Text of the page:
Connect with teachers ASAP – If possible, reach out before school begins to discuss your child’s needs or learning style. You can fill in this card in advance to help guide that conversation If you can’t meet with the teacher in person, send your child to school with an introduction letter that can help your student speak up about his challenges.

Get support – Many parents and students are going through the same experience. Ask around at your school to make connections and build your support network. You can also follow Understood’s Facebook page to connect with parents across the country to share information and learn from each other.

So, no matter your child’s age or needs, make this Back-to-School season a seamless transition and positive experience!  If you could use some help getting started on the right foot this school year, Understood.org is a great place to start. 

All kids learn in different ways and at different paces. With the right support, all kids can thrive in school and in life.

 

Taking Savings to a Whole New Level: Yesterday’s Tomorrow

It happens to everyone sooner or later – the big financial emergency that makes you feel like your life may crumble and fall. But if you have a good financial plan from the start, great big one time bills or financial emergencies aren’t as life altering as you might expect.

Yesterday's Tomorrow

Saving money is critically important in today’s society. Unfortunately, a majority of young adults are still struggling with high levels of debt and lack of a personal budget to help save for the future. For the past decade, Ad Council and AICPA’s Feed the Pig campaign has been working to improve financial literacy among Americans by encouraging them to make savings part of their daily lives.

The action you take today could change your life, really. But how do you know what financial decisions are the right ones? There are tons of resources and articles out there on what people think you should do with your finances, but not everyone could possibly understand where you come from, where you are going, and what your future financial goals are.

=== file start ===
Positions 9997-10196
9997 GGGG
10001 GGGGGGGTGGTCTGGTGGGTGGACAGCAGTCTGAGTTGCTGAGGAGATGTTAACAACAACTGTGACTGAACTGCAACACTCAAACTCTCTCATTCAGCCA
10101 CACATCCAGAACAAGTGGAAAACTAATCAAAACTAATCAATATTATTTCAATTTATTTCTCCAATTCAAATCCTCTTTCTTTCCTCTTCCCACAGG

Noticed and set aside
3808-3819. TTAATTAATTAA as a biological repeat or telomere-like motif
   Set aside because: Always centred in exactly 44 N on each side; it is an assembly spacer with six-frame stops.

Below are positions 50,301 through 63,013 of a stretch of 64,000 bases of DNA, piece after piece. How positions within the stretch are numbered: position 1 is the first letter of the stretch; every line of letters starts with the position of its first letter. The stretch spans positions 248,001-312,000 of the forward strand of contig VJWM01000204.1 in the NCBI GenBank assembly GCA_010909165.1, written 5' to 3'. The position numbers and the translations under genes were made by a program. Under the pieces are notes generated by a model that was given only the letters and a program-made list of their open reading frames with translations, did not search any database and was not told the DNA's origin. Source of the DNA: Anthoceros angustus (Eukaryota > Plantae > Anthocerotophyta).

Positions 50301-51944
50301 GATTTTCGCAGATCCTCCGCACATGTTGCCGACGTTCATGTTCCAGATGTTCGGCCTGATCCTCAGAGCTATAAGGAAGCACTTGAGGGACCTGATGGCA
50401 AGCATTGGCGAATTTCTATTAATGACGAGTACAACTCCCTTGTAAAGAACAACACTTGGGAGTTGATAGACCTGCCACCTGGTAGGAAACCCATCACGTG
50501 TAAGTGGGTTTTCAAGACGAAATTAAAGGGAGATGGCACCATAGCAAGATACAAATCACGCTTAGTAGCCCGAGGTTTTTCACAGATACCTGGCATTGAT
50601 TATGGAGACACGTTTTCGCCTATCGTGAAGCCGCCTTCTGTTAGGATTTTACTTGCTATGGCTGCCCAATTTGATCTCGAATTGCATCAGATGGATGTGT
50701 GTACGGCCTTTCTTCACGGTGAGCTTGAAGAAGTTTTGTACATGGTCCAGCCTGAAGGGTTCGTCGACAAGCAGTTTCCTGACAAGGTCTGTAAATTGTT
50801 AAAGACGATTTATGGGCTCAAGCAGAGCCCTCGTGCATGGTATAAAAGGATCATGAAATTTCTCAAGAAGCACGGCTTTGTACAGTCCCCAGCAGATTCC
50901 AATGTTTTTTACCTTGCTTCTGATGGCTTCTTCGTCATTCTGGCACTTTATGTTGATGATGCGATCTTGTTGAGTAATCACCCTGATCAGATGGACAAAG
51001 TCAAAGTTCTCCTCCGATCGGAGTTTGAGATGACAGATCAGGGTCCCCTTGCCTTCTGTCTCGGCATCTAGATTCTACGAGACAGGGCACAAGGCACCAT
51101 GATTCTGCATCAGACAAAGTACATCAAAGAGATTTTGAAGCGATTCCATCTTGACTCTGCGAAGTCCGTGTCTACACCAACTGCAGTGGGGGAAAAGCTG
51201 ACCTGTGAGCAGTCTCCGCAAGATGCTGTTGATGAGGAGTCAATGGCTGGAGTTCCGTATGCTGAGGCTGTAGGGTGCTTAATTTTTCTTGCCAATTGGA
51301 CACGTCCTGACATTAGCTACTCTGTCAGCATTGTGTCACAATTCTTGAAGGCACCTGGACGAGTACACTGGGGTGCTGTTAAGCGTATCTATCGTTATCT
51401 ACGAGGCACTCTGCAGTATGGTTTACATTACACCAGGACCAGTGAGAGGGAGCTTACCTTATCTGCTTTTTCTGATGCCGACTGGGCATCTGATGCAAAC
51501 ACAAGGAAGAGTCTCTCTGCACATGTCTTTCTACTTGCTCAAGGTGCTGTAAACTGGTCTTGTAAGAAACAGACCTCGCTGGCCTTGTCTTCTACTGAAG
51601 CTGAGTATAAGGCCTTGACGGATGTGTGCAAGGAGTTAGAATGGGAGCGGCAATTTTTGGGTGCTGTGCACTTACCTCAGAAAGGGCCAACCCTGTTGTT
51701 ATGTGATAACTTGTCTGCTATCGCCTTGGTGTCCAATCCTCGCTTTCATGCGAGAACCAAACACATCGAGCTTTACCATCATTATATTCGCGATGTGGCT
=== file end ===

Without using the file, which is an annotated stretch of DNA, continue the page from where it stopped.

Yesterday's Tomorrow

Thankfully FeedThePig.org has great resources to help you figure out how and where to save more and spend wisely, including a new game called Yesterday’s Tomorrow. The game is like a “choose-your-own-adventure” in the form of a digital photo album! You get to develop a relationship with a future version of yourself – how incredibly cool is that? You get to jump through key life stages and instantly see the outcomes of those choices you make from teenage years through retirement. As you think through some life decisions like school, job, and awesome vacations, you’ll see how your choices may save, or lose money. No one wants to blow their money needlessly, right?

With kids and young adults today being so involved in gaming, what better way to teach them important life skills than with a game, something they can really relate to. And if my kids are going to be playing “video games” I would much prefer that they be learning something along the way. The new Yesterday’s Tomorrow game lets you not only have a little fun, but also see that financial literacy is important. I love that you can virtually see how adopting healthy financial habits can pay off!

Yesterday's Tomorrow

After using Feed the Pig’s resources, I realized that just by switching up how I spent my money, I could really begin to save. It felt impossible before, but playing through Yesterday’s Tomorrow helped me to focus more on my future self and realize the different ways to reach those goals for where I want to be financially. It is also a great game to show tweens and teens the importance and impact of specific financial decisions. At that stage in life, all they can think about is the fun stuff. This shows them how great the fun stuff can be, and how to get to a point where you can do the fun stuff without losing out on the important stuff too.